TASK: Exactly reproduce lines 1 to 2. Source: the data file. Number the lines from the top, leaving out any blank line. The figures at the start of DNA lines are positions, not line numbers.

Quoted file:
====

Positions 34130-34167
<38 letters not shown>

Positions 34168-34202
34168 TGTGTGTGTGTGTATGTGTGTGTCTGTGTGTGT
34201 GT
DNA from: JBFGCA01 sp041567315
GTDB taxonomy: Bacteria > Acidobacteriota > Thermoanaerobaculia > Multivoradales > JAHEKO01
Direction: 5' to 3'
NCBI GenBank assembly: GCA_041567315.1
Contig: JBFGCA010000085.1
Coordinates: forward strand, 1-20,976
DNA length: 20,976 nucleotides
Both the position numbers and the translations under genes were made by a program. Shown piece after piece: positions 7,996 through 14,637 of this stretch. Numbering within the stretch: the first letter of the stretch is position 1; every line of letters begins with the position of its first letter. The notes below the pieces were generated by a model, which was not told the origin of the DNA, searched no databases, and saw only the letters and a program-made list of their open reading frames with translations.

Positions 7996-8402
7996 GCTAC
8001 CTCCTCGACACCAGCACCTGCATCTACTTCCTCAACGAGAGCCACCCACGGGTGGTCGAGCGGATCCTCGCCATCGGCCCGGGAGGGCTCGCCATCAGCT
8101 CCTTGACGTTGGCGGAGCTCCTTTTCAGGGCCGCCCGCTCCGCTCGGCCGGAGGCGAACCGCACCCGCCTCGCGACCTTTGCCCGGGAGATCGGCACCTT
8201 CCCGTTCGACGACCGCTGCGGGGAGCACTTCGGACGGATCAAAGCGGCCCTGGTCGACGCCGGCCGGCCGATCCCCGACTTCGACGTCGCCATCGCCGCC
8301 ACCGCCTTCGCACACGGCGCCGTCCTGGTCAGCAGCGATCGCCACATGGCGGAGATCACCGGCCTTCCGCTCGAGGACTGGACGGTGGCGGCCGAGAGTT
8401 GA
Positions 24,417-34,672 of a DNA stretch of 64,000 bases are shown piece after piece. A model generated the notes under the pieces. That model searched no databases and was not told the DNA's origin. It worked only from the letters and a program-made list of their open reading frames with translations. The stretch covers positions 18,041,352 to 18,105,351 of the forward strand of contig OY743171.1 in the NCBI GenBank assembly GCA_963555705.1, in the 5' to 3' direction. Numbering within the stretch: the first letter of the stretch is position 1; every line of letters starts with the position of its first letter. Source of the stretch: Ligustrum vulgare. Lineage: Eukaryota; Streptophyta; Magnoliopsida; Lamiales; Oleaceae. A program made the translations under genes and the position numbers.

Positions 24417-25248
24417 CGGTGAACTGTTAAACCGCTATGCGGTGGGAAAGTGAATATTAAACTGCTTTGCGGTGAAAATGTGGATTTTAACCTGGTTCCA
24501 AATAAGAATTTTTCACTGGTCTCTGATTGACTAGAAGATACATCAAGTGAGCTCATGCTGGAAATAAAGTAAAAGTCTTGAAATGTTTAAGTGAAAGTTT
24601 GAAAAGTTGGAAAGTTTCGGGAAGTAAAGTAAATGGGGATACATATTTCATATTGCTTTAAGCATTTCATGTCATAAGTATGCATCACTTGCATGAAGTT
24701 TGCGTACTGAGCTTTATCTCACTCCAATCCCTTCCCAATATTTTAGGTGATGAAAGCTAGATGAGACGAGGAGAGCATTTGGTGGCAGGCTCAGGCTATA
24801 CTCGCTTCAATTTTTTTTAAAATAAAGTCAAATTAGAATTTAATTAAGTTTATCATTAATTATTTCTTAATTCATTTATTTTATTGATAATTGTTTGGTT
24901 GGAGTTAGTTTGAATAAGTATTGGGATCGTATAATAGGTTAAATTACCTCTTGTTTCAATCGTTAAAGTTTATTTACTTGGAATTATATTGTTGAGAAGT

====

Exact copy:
Positions 34130-34167
<38 letters not shown>